A thriving island just a short ferry ride from Cancun, Isla Mujeres is a hot spot for travelers and day-trippers from the mainland. Playa Norte or North Beach is a hip locale with cozy beach clubs and beautiful calm, shallow waters. Perch on a swing at the bar or rent a beach bed with a canopy and you'll meet people from around the world. Yachts and boats anchor offshore to join the throngs of sunbathers on the beach.
Snorkeling excursions to the nearby reef are a must; some incredible sites for discovering coral formations and sea life surround the island. Rent a golf cart and give yourself a tour of the island. Be sure to hit Punta Sur or South Point, it offers some spectacular views of the sea, waves crashing on the rocky cliffs and a large population of iguanas. You'll feel like you're on the edge of the world.
The island boasts many small hotels in town and on the beach, and some larger resorts have started to pop up or are in development. Isla Mujeres is a popular destination for longer-term trips with many vacation apartments available to rent. The center of town has many small shops and restaurants; there are ATM's and banks and many amenities.
Just 25 minutes north of Cancun lies an undisturbed peninsula of white sandy beaches and virgin jungle. Isla Blanca is framed by the Caribbean Sea and the Chacmuchuk Lagoon and is a secret little hideaway, a great getaway from the hustle and bustle of Cancun. Camp on the beach, rent a rustic cabin for the night or just visit for the day - it's a tranquil oasis for those who want to escape the large resorts and busy beaches. A kiteboarding school attracts the adventure crowd, their brightly colored sails dotting the sky over the lagoon.
To get to Isla Blanca you'll definitely need a car: it's down a remote stretch of dirt road, no public transportation (or traffic) here. The island is not connected to city services so electricity is often provided by the wind or solar energy or diesel generators and there is no phone service and no nearby convenience stores. This is truly getting away from it all.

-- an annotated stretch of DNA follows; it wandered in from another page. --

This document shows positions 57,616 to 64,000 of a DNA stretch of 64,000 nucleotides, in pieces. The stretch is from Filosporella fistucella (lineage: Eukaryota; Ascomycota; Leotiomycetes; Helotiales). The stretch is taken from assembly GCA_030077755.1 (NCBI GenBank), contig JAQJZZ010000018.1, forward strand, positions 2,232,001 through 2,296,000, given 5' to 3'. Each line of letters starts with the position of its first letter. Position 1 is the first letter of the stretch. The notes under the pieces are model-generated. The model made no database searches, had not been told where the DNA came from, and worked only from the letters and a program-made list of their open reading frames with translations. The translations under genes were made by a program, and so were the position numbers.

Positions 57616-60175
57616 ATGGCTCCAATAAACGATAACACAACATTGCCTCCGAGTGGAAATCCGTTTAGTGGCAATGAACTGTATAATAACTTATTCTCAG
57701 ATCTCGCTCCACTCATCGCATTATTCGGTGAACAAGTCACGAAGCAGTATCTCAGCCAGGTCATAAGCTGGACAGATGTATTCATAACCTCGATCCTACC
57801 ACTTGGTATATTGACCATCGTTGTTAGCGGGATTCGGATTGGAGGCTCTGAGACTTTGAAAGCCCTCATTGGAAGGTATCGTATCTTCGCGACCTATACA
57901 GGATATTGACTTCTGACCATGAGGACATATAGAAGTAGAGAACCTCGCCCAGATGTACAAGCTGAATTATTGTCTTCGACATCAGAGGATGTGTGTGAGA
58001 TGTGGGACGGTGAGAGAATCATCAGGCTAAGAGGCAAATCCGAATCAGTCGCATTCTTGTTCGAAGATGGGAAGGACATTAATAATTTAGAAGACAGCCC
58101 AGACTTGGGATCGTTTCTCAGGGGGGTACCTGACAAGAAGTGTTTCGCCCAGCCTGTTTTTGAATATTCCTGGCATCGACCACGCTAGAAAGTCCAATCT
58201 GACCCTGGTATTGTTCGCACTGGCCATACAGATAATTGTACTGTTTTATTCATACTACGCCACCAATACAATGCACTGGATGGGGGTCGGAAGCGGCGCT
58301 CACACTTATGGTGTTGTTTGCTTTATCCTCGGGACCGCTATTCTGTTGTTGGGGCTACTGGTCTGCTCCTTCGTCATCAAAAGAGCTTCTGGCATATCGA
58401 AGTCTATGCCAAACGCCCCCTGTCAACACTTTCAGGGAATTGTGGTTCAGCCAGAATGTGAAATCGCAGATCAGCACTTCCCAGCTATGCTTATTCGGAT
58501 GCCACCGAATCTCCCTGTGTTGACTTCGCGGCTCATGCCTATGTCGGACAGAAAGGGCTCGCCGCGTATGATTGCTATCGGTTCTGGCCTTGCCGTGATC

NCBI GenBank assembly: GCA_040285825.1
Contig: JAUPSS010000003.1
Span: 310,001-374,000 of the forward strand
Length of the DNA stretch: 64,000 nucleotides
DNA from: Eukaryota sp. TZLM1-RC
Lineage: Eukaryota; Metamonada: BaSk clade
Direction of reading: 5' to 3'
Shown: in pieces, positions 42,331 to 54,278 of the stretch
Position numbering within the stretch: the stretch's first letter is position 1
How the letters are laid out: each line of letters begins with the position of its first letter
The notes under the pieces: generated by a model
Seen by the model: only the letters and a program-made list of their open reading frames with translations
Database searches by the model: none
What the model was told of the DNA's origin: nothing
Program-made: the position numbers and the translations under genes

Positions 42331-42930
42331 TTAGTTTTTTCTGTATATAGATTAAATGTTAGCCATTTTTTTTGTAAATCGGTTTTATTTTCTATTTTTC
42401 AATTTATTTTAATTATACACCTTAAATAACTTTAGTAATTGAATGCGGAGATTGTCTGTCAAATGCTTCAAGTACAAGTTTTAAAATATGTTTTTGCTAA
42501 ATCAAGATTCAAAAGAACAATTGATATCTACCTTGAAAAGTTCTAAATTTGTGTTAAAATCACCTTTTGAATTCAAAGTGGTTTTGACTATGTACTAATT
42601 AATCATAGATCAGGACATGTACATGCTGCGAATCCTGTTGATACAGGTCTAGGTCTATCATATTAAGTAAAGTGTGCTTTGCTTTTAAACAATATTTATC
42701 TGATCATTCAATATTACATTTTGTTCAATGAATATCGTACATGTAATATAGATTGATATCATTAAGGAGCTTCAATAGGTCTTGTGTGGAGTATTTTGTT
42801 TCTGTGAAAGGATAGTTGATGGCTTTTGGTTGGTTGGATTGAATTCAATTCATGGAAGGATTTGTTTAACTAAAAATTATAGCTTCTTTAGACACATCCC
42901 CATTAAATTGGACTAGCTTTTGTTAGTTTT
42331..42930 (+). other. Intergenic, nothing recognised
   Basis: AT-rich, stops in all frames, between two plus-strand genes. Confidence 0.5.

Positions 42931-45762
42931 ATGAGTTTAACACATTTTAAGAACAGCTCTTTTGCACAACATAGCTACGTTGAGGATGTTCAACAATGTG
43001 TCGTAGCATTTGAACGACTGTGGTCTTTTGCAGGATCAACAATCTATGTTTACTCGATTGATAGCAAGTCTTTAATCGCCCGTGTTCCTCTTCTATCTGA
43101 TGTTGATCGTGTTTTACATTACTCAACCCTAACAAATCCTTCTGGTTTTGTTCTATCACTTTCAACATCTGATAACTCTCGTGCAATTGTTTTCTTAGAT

A small island off the northern tip of the Yucatan Peninsula, Isla Holbox is a mostly undiscovered treasure. Three hours from Cancun and one ferry ride and you find yourself stepping back in time. No sprawling resorts, no banks or ATM's or shopping, just a tiny village of fishermen and small palapa-roofed hotels. The beaches are unparalleled, stretches of fine white sand as far as the eye can see.
The island is a hot spot for people looking for the experience of a lifetime: a swim with the whale sharks who make the area their home for a few months a year. Holbox is also a bird watcher's paradise, with over 100 different species nesting or passing through, including great flocks of flamingos. The hotels are all small and range from rustic palapas where you can hang your hammock to luxury "eco-rustic" boutiques that will take care of your every need. The Gulf of Mexico water is more green than the blues of the Caribbean side of the peninsula, but it is warm and calm, the beach is soft with very few shells or rocks and you can float all day in the gentle surf.
The Yucatan Peninsula awaits, with the gift of sun and sand for every type of traveler. Families, honeymooners, old and young alike, give yourself the beach break you deserve in the Mexican Caribbean.